Perhaps it was the thought of losing yet more work and finances in general. Perhaps it was my friend’s cynicism seeping in. Perhaps I was lazy. Or perhaps it was that I just didn’t feel quite as fired up.
Whatever it was, I did not attend the final Grateful Dead concerts up in Santa Clara (let alone fly to Chicago for the final, final shows like some people I know!). Although I was strongly invited, I declined.
While I certainly attended those bastions of communal harmony and creativity after the advent of children, that act of motherhood did change part of the ritual. I did not partake of any of the well substances popular in the day. (Although at the late hour of the evening in which I write this, I am pulling a totally stoner move — chowing a bowl of giant brown rice with whatever was on the counter added to it).
I find it amusing, really, that some people are shocked at my abstention while others are outwardly disappointed in me. I seek to remind people, the Dead experience was not about judgment.
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Perhaps that is one thing that made those shows so (I’ve always come up short for the absolute adjective). All I know is Dead shows provided a rejuvenation of the spirit, fostered a sense of love and community and were just damned fun — the music, the “sensations,” watching the masses ooze around and together. Like they say, “If I had to explain it to you, you wouldn’t understand it anyway.”
My dear friend’s cynicism about a regrouping without Jerry Garcia was certainly echoed by many — the Dead died when Jerry did.
I mean, really, this group, that man, these gatherings were the soul of more than one generation.
I remember the day Garcia died and we had an impromptu memorial at K-OTTER. It was insane, the turnout, the response, the grieving! Through his ills and comebacks, everyone around the planet rallied in spirit. When that flame blew out, so many were in the dark.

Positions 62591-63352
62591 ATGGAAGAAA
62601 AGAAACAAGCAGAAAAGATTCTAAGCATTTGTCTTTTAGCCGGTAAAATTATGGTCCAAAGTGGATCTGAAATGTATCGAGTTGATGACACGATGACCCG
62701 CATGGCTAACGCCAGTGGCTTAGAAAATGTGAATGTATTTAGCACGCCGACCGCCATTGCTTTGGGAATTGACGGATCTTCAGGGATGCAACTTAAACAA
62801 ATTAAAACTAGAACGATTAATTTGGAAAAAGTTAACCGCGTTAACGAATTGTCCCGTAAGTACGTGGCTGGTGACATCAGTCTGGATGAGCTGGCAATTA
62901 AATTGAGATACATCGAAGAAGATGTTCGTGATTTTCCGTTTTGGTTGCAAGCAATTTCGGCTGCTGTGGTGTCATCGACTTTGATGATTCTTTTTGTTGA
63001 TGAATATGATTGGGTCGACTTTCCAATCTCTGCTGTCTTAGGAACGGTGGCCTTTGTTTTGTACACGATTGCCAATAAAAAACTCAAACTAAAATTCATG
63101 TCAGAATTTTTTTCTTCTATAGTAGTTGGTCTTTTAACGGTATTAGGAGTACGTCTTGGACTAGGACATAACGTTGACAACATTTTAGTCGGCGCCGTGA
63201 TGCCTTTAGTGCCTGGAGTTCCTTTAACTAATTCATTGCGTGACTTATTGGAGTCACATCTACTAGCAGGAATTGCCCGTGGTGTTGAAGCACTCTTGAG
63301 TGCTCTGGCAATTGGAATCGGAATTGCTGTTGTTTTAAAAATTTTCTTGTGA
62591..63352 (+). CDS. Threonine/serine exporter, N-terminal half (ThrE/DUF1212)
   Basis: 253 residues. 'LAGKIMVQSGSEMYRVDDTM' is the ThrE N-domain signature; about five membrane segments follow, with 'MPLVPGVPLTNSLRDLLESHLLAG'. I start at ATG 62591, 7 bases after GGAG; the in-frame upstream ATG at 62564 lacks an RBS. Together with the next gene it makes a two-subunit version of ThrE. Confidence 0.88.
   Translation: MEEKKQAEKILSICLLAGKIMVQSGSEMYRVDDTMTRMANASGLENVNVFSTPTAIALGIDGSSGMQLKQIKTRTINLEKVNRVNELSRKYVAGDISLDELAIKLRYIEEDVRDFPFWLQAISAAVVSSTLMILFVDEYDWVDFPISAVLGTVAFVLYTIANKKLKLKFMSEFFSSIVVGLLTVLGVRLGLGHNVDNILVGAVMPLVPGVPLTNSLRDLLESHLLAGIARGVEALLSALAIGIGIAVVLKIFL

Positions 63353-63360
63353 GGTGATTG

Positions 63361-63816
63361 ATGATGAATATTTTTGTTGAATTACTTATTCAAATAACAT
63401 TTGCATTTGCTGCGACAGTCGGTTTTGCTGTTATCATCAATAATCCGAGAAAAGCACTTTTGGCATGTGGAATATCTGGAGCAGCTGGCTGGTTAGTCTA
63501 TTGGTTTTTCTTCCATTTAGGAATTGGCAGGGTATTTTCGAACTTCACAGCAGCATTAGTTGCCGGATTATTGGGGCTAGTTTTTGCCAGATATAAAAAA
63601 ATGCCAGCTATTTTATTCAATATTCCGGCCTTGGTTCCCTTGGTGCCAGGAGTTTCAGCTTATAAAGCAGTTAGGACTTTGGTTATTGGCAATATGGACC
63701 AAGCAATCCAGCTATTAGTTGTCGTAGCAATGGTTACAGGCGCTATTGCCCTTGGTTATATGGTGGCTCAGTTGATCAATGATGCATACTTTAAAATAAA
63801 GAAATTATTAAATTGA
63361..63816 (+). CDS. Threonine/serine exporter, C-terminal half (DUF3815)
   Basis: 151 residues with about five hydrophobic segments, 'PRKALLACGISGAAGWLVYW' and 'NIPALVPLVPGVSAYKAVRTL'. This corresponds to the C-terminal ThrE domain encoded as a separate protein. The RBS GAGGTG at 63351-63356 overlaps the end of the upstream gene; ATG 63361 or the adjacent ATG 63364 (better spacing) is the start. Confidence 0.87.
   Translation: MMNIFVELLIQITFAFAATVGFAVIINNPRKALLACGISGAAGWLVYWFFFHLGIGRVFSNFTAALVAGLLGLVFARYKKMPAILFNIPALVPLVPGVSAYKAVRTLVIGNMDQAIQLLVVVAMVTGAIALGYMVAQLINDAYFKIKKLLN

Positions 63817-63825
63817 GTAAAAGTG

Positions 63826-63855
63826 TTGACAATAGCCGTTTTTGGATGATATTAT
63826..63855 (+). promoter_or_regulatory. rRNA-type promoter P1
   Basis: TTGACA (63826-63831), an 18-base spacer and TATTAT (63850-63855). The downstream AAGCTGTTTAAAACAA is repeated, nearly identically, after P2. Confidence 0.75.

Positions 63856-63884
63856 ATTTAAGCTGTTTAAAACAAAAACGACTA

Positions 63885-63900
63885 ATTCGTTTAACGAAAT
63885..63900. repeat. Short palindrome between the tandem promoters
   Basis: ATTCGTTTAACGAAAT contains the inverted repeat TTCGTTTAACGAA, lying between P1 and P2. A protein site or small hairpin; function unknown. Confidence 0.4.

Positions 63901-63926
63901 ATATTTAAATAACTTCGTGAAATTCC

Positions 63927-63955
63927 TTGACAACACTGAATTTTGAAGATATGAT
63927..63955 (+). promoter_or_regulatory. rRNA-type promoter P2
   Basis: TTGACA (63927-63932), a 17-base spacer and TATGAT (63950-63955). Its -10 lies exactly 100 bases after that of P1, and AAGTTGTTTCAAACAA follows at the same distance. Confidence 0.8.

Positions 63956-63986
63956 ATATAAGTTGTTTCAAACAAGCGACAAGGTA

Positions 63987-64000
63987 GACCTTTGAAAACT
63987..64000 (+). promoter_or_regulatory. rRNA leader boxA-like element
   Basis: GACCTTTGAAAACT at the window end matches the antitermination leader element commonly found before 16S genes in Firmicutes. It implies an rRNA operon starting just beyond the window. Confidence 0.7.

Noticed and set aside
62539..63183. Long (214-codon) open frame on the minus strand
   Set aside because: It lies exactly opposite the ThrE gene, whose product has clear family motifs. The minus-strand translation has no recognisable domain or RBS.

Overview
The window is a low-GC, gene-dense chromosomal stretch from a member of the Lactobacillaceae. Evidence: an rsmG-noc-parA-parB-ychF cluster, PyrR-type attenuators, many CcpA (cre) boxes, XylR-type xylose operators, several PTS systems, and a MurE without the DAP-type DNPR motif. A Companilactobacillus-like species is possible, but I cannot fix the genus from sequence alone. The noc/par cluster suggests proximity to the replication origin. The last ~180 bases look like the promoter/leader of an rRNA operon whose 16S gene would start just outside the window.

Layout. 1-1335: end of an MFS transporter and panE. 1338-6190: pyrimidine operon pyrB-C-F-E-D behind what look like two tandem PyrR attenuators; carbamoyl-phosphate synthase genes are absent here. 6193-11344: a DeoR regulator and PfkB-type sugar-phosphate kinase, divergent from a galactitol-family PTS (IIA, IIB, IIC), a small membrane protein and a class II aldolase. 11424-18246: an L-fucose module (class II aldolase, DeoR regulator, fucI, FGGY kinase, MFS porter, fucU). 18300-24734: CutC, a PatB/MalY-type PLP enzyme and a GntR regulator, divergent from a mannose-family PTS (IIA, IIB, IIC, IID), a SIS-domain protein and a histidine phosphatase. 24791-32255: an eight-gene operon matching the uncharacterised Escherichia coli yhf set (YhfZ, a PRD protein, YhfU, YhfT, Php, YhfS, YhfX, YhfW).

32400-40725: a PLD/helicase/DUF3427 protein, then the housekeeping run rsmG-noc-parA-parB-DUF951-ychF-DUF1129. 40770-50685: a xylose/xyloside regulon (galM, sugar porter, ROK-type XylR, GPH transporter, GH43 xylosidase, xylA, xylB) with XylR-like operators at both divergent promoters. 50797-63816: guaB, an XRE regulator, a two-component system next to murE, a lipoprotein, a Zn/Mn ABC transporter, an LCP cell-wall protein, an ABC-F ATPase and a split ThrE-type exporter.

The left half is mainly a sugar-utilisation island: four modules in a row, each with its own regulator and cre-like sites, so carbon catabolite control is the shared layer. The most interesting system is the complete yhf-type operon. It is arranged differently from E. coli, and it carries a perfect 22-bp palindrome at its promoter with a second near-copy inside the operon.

Obviously, these guys were an industry. But they were the first to actually encourage taping shows. The Bizarre Bazaar that formed in the parking lots of venues the world over were allowed to sell homemade goods and other “goods.”
Of course, one aspect of the machine was ticket sales and their own merchandise. But this team, the Grateful Dead, had so, so, so many people who had come to depend on them for their livelihoods, let alone lifestyles of their own that were a far cry from bunking together in the Haight. Yes, as several critical friends assessed, they had become trapped in the money grinder.
I submit for your processing, if you care, a brief bit from the book “So Many Roads: The Life and Times of the Grateful Dead” by David Browne, which highlights the plague of fame and how hard it was in the end to be who they were, who they’d become. But follow that with an interview with drummer Bill Kruetzman in this PBS interview.
Whatever the naysayers and critics wanted to say about the Dead, they were who their fans wanted them to be: leaders on that Golden Road to a place in which we all wanted to exist, nirvana, maybe? Naïve? Maybe.
Whatever, the rest of the guys wanted to give it one last go, be it for the money, for the fans or whomever you may have assessed it to have been for. But for many thousands and thousands of people at the live shows and the thousands and thousands more like me and my other friends who saw the live simulcast at the Fremont Theatre in San Luis Obispo or theaters across the country, as ever, we took from it what we wanted — a gathering of the tribe, of the weird, the wired, the colorful, the loving, the connectedness. It’s all we ever wanted.
Yes, some of us made the short pilgrimage to the Fremont for a bird’s-eye view of the Chicago shows. Great camera angles, close-ups, plenty of dancing room (many thanks to the Fremont for letting a Dead experience “happen”!), and we felt the same bittersweet sense of finality-but-not-internally, spaced out, skipped, twirled, shed a tear and left a little uplifted. Their music was about transcendence.
Some felt it couldn’t happen without Garcia. I felt, well, he was still there and IS still there in my memories.
I hope my friend doesn’t mind me quoting him, but, “The Dead didn’t create a sense of community, so much as tap into one. It was always there and, in many ways, still is. In that, I take heart.”
The last thing drummer Mickey Hart said on the final night was, “The feeling we have here — remember it, take it home and do some good with it. I’ll leave you with this: Please, be kind.”
On the way to the car, I gave two homeless people in the dark a gratuity for letting me do something nice for someone. It made me feel even better.
We will survive.